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Cognitive impairment and dependence of patients with diabetes older than 65 years old in an urban area (DERIVA study)

Overview of attention for article published in BMC Geriatrics, February 2016
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About this Attention Score

  • In the top 25% of all research outputs scored by Altmetric
  • High Attention Score compared to outputs of the same age (85th percentile)
  • Good Attention Score compared to outputs of the same age and source (78th percentile)

Mentioned by

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1 news outlet
twitter
1 tweeter

Citations

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11 Dimensions

Readers on

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72 Mendeley
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Title
Cognitive impairment and dependence of patients with diabetes older than 65 years old in an urban area (DERIVA study)
Published in
BMC Geriatrics, February 2016
DOI 10.1186/s12877-016-0208-3
Pubmed ID
Authors

Emiliano Rodríguez-Sánchez, Sara Mora-Simón, María C. Patino-Alonso, Diana Pérez-Arechaederra, José I. Recio-Rodríguez, Manuel A. Gómez-Marcos, Luis F. Valero-Juan, Luis García-Ortiz

Abstract

We analyzed the associations between diabetes and cognitive impairment (CI) and dependence in a population of patients 65 years or older. Cross-sectional study. We randomly selected 311 participants over the age of 65 living in an urban area of Spain. The mean age of the cohort was 75.89 ± 7.12 years, and 69 of the individuals (22.2 %) had diabetes. Two questionnaires were used to assess cognitive performance (MMSE and Seven Minute Screen Test), and two assessments were used to evaluate patient dependence (Barthel Index and Lawton-Brody Index). Clinical information and sociodemographic data were also gathered. Nearly one quarter of patients with diabetes (21.7 %) lived alone. Diabetic patients were more sedentary (p = .033) than non-diabetic patients. Roughly one sixth (15.3 %) of the diabetics and 10.1 % of the non-diabetics were depressed (p = .332). CI was present in 26.1 % of the diabetics and 14.5 % of non-diabetics (p = .029). Diabetic patients had a MMSE score that was significantly worse than non-diabetics (24.88 ± 4.74 vs 26.05 ± 4.03; p <.05), but no differences were found in the Seven Minute Screen Test. Logistic regressions revealed that the presence of diabetes was independently associated with CI (adjusted for age, gender, years of education, sedentary lifestyle, body mass index, diastolic blood pressure, cholesterol, and depression (OR = 2.940, p = .013). Patients with diabetes showed greater dependence, as measured by the Barthel Index (p = .03) and Lawton-Brody Index (p <.01). Nevertheless, when dependence (dependence or not dependence for each questionnaire) used as a dependent variable in the logistic regression analyses, no significant association with diabetes was found, after adjusting for confounding variables. Diabetic patients over the age of 65 are more likely to present CI but not dependence. These findings support the need to include both a functional and cognitive assessment as necessary components in a standard evaluation in both clinical guides and randomized trials of therapeutic interventions in patients with diabetes.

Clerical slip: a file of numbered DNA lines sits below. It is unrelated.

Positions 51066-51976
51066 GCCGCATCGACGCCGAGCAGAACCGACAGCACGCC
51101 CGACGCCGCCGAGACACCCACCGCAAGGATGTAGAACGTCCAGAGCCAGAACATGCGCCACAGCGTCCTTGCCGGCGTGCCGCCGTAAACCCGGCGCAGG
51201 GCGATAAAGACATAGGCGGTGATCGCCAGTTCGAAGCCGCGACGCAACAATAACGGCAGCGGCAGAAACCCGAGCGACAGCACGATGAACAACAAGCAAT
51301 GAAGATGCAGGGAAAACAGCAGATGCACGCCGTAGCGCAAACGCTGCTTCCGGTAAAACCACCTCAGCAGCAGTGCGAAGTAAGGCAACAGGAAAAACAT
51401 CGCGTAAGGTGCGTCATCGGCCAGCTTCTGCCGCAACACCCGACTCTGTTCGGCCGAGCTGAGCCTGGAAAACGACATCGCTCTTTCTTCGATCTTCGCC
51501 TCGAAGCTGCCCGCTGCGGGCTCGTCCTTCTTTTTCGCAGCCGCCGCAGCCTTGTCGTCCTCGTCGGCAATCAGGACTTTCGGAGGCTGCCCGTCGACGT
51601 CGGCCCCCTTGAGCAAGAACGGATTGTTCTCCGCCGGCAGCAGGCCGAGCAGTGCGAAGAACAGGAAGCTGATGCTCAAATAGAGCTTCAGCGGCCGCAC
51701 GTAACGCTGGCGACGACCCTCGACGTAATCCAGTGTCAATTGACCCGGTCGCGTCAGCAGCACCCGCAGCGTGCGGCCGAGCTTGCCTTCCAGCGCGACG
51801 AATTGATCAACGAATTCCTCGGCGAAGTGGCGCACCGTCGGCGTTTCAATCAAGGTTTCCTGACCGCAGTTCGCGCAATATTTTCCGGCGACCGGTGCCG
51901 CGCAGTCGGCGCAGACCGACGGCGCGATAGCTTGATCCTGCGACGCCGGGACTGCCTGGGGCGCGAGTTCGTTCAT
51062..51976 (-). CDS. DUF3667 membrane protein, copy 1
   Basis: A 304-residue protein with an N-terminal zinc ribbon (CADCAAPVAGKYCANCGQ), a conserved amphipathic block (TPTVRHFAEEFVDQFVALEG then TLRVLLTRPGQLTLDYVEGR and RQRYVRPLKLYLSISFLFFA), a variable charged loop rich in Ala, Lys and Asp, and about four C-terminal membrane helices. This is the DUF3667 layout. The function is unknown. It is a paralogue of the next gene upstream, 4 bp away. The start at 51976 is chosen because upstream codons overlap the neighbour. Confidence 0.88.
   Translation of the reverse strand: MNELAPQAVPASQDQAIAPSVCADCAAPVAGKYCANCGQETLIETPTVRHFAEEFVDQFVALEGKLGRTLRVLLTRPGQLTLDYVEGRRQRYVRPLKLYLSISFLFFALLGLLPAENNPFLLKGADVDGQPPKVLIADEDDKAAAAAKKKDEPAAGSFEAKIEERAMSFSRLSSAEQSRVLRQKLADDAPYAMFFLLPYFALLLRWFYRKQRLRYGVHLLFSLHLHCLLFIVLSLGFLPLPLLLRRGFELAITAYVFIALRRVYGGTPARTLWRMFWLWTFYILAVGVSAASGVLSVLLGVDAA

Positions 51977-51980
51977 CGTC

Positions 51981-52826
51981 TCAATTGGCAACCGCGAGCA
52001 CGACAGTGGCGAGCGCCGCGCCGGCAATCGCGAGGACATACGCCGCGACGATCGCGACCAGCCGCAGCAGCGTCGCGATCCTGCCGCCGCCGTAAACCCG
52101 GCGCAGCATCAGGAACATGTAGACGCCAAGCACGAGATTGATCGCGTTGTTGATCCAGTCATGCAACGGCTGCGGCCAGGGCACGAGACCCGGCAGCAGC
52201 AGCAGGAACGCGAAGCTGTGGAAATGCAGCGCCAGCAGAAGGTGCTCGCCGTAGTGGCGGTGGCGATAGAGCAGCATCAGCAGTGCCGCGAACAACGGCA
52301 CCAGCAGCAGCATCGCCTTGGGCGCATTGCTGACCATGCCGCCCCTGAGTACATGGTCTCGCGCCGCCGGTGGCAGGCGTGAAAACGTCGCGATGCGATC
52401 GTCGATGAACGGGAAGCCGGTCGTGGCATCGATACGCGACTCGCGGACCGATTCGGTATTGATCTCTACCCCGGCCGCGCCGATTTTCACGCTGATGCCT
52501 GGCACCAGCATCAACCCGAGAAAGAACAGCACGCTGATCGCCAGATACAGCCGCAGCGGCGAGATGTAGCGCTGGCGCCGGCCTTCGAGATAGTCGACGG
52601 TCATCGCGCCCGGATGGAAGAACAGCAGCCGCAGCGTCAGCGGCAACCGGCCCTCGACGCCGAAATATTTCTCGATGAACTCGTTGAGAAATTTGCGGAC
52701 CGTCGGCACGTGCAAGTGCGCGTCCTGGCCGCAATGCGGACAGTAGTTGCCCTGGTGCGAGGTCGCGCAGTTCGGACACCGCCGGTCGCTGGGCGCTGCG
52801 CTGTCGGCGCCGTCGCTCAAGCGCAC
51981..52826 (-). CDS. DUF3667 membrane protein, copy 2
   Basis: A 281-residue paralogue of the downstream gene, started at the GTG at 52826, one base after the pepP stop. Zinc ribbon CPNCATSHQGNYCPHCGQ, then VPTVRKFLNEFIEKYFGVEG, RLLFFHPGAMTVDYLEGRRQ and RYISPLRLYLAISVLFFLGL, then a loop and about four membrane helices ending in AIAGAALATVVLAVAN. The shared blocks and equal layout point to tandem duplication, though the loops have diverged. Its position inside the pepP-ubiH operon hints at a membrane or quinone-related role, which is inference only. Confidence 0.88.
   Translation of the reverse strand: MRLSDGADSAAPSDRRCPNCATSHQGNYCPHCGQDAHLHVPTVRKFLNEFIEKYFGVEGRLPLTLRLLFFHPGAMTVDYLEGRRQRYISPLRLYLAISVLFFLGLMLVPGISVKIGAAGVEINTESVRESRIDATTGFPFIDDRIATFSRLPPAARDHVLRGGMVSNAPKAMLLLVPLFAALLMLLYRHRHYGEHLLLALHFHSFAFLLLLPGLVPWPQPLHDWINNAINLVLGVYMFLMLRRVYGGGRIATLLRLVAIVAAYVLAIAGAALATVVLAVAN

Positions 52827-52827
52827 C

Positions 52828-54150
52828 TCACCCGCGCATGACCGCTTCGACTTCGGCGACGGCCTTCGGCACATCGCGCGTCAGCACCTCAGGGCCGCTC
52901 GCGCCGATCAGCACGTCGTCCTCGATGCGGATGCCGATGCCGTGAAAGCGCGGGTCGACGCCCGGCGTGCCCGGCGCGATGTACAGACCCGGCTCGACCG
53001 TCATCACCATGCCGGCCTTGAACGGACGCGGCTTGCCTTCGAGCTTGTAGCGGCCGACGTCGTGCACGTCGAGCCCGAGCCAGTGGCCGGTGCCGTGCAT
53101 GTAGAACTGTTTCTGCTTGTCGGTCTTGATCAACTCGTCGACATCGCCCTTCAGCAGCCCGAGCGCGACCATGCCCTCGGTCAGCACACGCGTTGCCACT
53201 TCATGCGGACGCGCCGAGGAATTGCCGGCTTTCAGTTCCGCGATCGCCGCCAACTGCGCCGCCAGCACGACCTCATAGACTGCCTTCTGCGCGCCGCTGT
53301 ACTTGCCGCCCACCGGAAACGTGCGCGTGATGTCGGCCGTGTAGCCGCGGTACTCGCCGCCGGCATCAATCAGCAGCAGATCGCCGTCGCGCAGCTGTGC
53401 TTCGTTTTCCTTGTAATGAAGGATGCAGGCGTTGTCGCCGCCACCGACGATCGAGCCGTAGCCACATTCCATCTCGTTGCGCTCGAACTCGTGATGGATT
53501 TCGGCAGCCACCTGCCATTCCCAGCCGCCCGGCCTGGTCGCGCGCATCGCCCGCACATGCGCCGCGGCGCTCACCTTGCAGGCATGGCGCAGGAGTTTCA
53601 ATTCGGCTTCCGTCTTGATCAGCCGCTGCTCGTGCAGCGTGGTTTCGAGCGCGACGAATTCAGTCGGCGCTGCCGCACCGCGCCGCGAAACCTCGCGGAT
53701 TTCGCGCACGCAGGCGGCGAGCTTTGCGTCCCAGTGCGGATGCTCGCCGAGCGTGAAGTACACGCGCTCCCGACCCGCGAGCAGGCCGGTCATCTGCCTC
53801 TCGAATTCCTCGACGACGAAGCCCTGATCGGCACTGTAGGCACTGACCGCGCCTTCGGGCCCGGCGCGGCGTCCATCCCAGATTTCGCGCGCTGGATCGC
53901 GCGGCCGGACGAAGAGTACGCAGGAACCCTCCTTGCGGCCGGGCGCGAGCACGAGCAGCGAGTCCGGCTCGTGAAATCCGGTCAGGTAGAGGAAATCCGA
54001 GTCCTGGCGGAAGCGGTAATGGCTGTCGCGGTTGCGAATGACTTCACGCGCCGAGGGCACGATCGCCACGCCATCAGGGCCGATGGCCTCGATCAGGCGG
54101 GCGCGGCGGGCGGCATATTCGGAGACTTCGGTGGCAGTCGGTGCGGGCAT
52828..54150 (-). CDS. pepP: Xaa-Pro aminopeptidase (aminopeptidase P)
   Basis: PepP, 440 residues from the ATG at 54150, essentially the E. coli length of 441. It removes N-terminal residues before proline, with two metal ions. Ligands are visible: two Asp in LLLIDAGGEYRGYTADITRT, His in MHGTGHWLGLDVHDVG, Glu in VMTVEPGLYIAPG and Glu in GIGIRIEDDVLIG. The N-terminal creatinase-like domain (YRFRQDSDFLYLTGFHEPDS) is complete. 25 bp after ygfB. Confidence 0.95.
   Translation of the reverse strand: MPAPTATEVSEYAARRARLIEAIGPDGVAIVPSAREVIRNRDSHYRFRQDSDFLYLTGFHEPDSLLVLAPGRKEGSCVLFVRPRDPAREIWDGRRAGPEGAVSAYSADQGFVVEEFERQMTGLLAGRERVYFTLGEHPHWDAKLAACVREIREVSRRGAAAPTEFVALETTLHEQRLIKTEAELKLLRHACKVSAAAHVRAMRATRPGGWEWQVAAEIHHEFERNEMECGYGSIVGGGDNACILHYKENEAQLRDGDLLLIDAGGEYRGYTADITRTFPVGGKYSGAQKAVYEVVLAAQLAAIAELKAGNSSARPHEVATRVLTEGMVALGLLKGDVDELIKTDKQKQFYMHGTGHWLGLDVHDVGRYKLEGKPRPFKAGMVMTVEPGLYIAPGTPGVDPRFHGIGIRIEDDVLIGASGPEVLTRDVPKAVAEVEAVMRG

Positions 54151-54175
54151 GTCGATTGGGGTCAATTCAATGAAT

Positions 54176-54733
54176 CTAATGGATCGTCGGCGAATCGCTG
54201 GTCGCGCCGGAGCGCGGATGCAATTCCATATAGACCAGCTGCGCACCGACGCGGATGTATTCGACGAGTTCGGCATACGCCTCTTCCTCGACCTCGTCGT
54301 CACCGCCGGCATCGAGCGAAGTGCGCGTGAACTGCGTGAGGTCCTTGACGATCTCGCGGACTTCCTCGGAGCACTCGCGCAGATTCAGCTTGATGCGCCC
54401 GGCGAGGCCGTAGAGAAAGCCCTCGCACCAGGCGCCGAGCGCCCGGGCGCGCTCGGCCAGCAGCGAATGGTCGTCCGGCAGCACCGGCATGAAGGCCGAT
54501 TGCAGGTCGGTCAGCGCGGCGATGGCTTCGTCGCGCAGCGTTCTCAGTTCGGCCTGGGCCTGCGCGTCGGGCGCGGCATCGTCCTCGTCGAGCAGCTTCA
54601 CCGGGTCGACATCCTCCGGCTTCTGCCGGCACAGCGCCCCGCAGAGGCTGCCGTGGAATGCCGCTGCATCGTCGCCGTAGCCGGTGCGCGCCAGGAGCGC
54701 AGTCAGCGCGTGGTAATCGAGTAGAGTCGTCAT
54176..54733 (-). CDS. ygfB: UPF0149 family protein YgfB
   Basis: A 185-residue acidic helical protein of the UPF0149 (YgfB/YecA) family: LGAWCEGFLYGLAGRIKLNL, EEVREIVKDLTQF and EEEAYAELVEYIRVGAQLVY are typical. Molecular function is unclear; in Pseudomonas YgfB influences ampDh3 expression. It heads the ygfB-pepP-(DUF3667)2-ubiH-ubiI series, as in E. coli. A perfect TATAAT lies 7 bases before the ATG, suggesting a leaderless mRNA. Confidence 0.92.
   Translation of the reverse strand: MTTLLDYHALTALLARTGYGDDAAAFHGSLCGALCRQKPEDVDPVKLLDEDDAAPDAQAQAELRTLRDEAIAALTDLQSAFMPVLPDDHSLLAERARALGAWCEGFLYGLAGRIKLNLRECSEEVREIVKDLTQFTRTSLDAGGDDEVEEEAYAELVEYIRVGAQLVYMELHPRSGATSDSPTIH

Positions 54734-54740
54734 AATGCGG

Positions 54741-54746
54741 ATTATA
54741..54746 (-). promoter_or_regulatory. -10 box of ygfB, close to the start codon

Twitter Demographics

The data shown below were collected from the profile of 1 tweeter who shared this research output. Click here to find out more about how the information was compiled.

Mendeley readers

The data shown below were compiled from readership statistics for 72 Mendeley readers of this research output. Click here to see the associated Mendeley record.

Geographical breakdown

Country Count As %
United Kingdom 1 1%
India 1 1%
Unknown 70 97%

Demographic breakdown

Readers by professional status Count As %
Student > Bachelor 15 21%
Researcher 8 11%
Student > Master 8 11%
Student > Ph. D. Student 7 10%
Other 5 7%
Other 15 21%
Unknown 14 19%
Readers by discipline Count As %
Medicine and Dentistry 20 28%
Psychology 12 17%
Nursing and Health Professions 8 11%
Social Sciences 3 4%
Agricultural and Biological Sciences 1 1%
Other 9 13%
Unknown 19 26%

Attention Score in Context

This research output has an Altmetric Attention Score of 10. This is our high-level measure of the quality and quantity of online attention that it has received. This Attention Score, as well as the ranking and number of research outputs shown below, was calculated when the research output was last mentioned on 06 February 2016.
All research outputs
#714,830
of 7,108,255 outputs
Outputs from BMC Geriatrics
#110
of 741 outputs
Outputs of similar age
#44,079
of 319,874 outputs
Outputs of similar age from BMC Geriatrics
#11
of 56 outputs
Altmetric has tracked 7,108,255 research outputs across all sources so far. Compared to these this one has done well and is in the 89th percentile: it's in the top 25% of all research outputs ever tracked by Altmetric.
So far Altmetric has tracked 741 research outputs from this source. They typically receive a little more attention than average, with a mean Attention Score of 6.3. This one has done well, scoring higher than 84% of its peers.
Older research outputs will score higher simply because they've had more time to accumulate mentions. To account for age we can compare this Altmetric Attention Score to the 319,874 tracked outputs that were published within six weeks on either side of this one in any source. This one has done well, scoring higher than 85% of its contemporaries.
We're also able to compare this research output to 56 others from the same source and published within six weeks on either side of this one. This one has done well, scoring higher than 78% of its contemporaries.